Tuesday, May 31, 2005

Back from the mountains

My friend Michael is a nature photographer and I was able to mooch my way into joining him this past weekend on a trip east into the mountains. This would be a weekend of many things: camping, backpacking, snowshoeing, and seeing a master at work.

DAY 1 - Friday
We left the Bay Area about 9am and headed East through the pass that goes by Kirkwood. On the way down the east side of the Sierras, we stopped at a waterfall and took some digital pics (I'll add some of those later). We made our way over to 395 and then headed south to Bishop to find out about backcountry access to a few locales. We had wanted to get to the Ancient Bristlecone Pine Forest and head to the Patriarch Grove, but that road was closed. We ended up setting up camp at the Grandview Campground (oddly named as there is not a grand view from there) and headed to the Schulman Grove to find a good spot to take some sunset pics. Michael seemed to be happy with the results of that night and we returned to the campground for some dinner. We were the only ones on the mountain...had the whole park to ourselves.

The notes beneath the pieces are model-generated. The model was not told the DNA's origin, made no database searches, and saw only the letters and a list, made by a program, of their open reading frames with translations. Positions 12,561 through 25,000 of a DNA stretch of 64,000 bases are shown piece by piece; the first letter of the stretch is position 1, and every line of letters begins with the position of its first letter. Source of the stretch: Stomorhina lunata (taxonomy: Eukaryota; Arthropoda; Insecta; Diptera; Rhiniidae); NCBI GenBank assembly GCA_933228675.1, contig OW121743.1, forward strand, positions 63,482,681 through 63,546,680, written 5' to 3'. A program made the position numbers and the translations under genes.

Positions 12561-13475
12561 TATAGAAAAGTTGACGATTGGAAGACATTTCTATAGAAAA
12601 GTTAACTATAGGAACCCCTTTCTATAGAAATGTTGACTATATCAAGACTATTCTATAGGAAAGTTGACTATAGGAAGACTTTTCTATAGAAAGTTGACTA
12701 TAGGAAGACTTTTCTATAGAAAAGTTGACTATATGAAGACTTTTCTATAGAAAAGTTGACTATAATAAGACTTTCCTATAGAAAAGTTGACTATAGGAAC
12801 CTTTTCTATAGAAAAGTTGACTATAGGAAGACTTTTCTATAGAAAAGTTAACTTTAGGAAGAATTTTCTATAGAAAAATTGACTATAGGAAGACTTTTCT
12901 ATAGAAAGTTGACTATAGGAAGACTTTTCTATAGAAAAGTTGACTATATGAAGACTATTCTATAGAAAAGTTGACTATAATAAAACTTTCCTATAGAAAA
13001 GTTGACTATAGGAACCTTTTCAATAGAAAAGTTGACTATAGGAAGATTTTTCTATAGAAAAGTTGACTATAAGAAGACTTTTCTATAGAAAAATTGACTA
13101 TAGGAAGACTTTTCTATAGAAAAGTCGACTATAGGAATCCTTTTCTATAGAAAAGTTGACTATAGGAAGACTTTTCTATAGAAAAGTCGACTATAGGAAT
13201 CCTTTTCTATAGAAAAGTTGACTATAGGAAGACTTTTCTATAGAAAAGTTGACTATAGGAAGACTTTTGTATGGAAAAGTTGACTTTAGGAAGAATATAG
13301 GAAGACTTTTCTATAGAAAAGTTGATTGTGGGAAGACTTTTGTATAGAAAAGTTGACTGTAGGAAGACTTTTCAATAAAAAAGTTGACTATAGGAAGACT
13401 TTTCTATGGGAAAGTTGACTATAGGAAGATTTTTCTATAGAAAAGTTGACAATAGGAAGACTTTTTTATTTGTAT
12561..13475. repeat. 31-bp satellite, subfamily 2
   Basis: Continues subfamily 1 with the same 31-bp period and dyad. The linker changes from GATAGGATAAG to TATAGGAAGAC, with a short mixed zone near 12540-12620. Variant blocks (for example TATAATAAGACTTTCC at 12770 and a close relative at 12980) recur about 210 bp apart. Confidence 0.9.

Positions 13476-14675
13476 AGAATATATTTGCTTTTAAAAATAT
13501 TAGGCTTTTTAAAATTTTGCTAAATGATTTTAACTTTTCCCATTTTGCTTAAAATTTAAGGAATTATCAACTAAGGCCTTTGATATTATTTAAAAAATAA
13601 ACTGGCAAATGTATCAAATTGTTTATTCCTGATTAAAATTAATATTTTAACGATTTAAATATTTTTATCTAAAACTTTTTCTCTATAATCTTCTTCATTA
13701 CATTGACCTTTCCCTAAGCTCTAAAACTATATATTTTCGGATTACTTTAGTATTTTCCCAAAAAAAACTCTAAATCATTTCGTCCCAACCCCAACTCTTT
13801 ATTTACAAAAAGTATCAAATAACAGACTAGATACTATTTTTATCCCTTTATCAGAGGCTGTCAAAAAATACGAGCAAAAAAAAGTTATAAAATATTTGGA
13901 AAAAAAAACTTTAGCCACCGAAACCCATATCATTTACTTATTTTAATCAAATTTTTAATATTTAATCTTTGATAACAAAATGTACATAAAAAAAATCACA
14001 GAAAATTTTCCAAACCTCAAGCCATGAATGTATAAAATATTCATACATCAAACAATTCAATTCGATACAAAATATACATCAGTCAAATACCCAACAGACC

DAY 2 - Saturday
Morning temp: 41. We woke a little before 5am and headed for a new vantage point. We found one and I think he was again happy with the results. Getting one good image makes his day.

Back to camp to nap some and then we headed into Bishop to get some sunglasses for me, though we had to take a detour due to the Mule Days celebration. Next stop...Mammouth Mountain for a snowshoe/backpack trek into the woods. Our goal was Garnet Lake, but due to the amount of snow we've had this year we had to start hiking from Mammoth ski area parking lot instead of Agnew Meadows which added about 3 miles to our trip...too much added distance in fact. We didn't make it to Garnet Lake, but did get a good hike and snowshoe trek: ~8.5 miles. The slope from the valley up into the mountains wore us out. By 7pm we decided to call it a day, set up camp and relax (collapsed in the tent is more like it) as the winds started to pick up (40 mph gusts throughout the night). We stayed in the tent while Michael boiled some water under the fly for our dinner. Sleep came around 10pm.

DAY 3 - Sunday